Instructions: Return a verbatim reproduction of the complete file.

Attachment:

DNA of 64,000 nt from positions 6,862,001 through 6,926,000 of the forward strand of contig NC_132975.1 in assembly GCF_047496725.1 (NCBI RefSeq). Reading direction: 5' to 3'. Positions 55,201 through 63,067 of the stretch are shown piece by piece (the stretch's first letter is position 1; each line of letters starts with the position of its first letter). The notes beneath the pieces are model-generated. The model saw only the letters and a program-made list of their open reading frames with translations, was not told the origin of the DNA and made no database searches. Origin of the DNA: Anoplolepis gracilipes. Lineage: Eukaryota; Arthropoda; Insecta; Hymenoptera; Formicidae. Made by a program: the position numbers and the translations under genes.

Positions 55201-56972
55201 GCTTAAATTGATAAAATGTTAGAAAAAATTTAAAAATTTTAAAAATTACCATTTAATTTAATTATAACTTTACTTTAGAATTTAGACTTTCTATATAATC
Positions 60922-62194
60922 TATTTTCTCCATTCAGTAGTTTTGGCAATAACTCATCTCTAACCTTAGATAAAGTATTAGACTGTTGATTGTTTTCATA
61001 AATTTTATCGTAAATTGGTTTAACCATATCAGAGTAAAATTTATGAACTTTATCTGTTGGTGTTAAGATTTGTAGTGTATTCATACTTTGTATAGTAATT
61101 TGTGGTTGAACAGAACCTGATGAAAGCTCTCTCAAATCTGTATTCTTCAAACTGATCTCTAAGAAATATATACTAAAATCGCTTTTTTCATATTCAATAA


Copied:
DNA of 64,000 nt from positions 6,862,001 through 6,926,000 of the forward strand of contig NC_132975.1 in assembly GCF_047496725.1 (NCBI RefSeq). Reading direction: 5' to 3'. Positions 55,201 through 63,067 of the stretch are shown piece by piece (the stretch's first letter is position 1; each line of letters starts with the position of its first letter). The notes beneath the pieces are model-generated. The model saw only the letters and a program-made list of their open reading frames with translations, was not told the origin of the DNA and made no database searches. Origin of the DNA: Anoplolepis gracilipes. Lineage: Eukaryota; Arthropoda; Insecta; Hymenoptera; Formicidae. Made by a program: the position numbers and the translations under genes.

Positions 55201-56972
55201 GCTTAAATTGATAAAATGTTAGAAAAAATTTAAAAATTTTAAAAATTACCATTTAATTTAATTATAACTTTACTTTAGAATTTAGACTTTCTATATAATC
Positions 60922-62194
60922 TATTTTCTCCATTCAGTAGTTTTGGCAATAACTCATCTCTAACCTTAGATAAAGTATTAGACTGTTGATTGTTTTCATA
61001 AATTTTATCGTAAATTGGTTTAACCATATCAGAGTAAAATTTATGAACTTTATCTGTTGGTGTTAAGATTTGTAGTGTATTCATACTTTGTATAGTAATT
61101 TGTGGTTGAACAGAACCTGATGAAAGCTCTCTCAAATCTGTATTCTTCAAACTGATCTCTAAGAAATATATACTAAAATCGCTTTTTTCATATTCAATAA